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COMMENTARY

Dexter Manley's Pledges and Setbacks

November 06, 1996|MICHAEL WILBON | WASHINGTON POST

It was Nov. 24, 1990, and Dexter Manley had just finished his first practice as a member of the Arizona Cardinals. He'd been in Arizona less than 12 hours, he wasn't particularly friendly with any of his new teammates, and he had a problem: nobody to go to dinner with.

Only a few weeks earlier, he'd finished a one-year ban from the NFL for using cocaine. Being alone in a new city, with new anxieties, wasn't exactly what the doctor ordered. I'd just spent an hour or so with Dexter in a session that was more like a confessional than an interview. That day in the bright sunlight of Tempe, Dexter told me about missing practice one day before a playoff game during the Joe Gibbs years because he was off doing coke. The tears streamed down his face and his body convulsed so violently, and he begged for forgiveness so desperately--praying right there on the spot--that I almost cried too.

Joe Bugel was the head coach of the Cardinals then, and he called my room to ask a favor: Don't let Dexter go to dinner alone. A few minutes later, Dexter called and said, "You know, it's probably not a good idea for me to go out by myself my first day away from home like this."

So we went to a seafood restaurant in Tempe. We couldn't have been there for more than two or three minutes when two fans spotted Dexter and sent over a bottle of champagne. A couple of minutes after he sent it back, two female admirers had the waiter send over a bottle of wine, and it was easy to see why Dexter didn't trust being out by himself. He ordered two bottles of mineral water that night and proposed a toast that I'll never forget, "To my everlasting sobriety," he said, triumphantly. "And to you never having to write about me and trouble again."

Of course, it was a bargain neither of us would be able to keep. Only 13 months later he had, to use his word, a "setback" while he was playing with Tampa Bay. He'd failed another drug test; it was a fourth strike. "I underestimated the tricky and insidious nature of this disease," he said that day, pledging to start over.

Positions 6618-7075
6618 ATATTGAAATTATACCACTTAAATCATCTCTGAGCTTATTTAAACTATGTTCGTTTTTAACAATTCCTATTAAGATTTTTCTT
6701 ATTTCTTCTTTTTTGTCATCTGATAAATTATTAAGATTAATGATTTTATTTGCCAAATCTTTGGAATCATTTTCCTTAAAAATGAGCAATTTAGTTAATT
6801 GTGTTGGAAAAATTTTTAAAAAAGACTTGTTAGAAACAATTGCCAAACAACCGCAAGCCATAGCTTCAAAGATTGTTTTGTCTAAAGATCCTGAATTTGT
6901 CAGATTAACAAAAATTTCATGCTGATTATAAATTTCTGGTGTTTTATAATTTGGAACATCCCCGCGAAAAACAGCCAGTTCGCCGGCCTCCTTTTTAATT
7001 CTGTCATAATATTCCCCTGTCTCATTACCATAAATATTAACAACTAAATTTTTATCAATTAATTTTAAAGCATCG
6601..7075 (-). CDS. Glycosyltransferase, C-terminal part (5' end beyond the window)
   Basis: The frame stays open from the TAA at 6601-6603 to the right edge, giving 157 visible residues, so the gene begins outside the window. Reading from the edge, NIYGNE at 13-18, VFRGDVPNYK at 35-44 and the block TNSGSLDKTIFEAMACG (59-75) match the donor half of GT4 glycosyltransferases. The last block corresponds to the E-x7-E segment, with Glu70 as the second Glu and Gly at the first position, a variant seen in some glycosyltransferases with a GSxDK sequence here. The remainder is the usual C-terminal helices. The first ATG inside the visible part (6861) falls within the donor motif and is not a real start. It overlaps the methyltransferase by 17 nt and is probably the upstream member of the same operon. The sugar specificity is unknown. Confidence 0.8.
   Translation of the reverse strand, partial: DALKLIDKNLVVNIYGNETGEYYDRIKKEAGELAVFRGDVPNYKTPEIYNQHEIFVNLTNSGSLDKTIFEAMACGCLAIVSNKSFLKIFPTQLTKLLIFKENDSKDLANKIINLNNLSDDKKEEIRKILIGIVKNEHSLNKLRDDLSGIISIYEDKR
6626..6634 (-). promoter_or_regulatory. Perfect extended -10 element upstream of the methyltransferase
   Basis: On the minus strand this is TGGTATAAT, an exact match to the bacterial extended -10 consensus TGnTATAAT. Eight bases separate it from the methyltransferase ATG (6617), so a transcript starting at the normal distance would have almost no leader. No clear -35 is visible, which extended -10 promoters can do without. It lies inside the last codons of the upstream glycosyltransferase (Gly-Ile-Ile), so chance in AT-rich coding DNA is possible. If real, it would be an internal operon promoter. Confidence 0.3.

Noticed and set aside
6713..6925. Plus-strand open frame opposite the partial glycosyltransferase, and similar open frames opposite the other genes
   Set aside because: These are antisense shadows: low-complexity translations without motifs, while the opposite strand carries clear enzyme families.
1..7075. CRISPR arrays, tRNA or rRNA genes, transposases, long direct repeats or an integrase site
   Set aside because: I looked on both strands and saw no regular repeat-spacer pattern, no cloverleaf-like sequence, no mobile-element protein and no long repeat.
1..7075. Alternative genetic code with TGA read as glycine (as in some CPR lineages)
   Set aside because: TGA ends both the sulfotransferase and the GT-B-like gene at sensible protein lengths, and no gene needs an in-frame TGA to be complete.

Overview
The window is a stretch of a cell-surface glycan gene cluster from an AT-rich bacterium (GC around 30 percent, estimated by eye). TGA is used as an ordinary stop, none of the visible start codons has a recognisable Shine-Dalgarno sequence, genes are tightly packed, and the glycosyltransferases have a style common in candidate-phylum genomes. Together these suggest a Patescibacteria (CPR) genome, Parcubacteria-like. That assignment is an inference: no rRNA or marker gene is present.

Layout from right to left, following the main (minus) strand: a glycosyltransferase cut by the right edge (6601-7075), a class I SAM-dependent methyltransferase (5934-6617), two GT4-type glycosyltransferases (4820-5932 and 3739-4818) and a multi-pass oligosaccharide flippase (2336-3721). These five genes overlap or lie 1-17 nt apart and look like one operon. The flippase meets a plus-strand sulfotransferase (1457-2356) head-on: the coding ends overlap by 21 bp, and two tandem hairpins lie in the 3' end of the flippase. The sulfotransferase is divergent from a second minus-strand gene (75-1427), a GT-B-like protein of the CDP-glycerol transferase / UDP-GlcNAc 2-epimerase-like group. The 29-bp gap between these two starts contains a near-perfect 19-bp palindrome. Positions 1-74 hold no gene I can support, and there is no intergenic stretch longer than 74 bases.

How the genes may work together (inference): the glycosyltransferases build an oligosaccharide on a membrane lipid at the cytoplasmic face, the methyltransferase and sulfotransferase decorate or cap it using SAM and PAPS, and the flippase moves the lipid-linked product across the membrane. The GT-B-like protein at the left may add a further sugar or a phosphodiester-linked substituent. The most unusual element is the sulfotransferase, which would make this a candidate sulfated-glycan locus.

Each episode was almost identical to the previous one. There was the time on upper Wisconsin Avenue, sitting on the hood of a reporter's car, when Dexter learned he would be suspended from football for a third strike. Oh, and there was the time in November of 1989 when he sat before a U.S. Senate subcommittee on adult illiteracy and tried to read his notes. And the time after he learned of his 30-day drug suspension in 1988. And the time after his trip to the Hazelden, Minn., rehabilitation facility in 1987. Regret, remorse, determination, setback. By his own count, he made 17 trips to rehab centers.

Here we are again, with half the next decade gone by, and Dexter Manley is still trying to break the vicious cycle that abbreviated his pro football career, ended his marriage, sucked up his money and potential earnings, and landed him in jail. Before leaving prison in Huntsville, Tex., Monday, he had done several television interviews, the longest and most emotionally compelling with WRC-4's George Michael. There was the crying, the pledging to avoid setbacks this time, the determination.

"I was good for nothing," he told Michael. "You have to let people sink or swim. . . . The only thing that helped me was being incarcerated. It made me want to change. If I walk out of here and (screw up), this time it's going to be 25 (years) if I get caught with drugs or whatever. And now they're making people do 80 percent of their time. . . . I've seen guys here with 75 years, 55 years, locked up for the balance of their lives. I know if I get in trouble again, that's possibly what could happen to me. My back's really up against the wall."

I want to believe Dexter now, just as I did that night seven years ago in Tempe. It's easy to want to believe him because at that moment he means what he's saying with every fiber in his body. The skeptics who think of him only as a con artist or manipulator seem to miss the point that like millions of addicts, Dexter knows what he's doing is wrong, he knows his life is slipping away, he knows he has to make a definitive stand right now.

But he can't.

He tried to play in Phoenix and Tampa, but had a setback. He went to the Canadian Football League, but had a setback. For a while, he went to stay with his in-laws on the South Side of Chicago. Then Houston. Nobody, it seems, is fast enough to outrun addiction.

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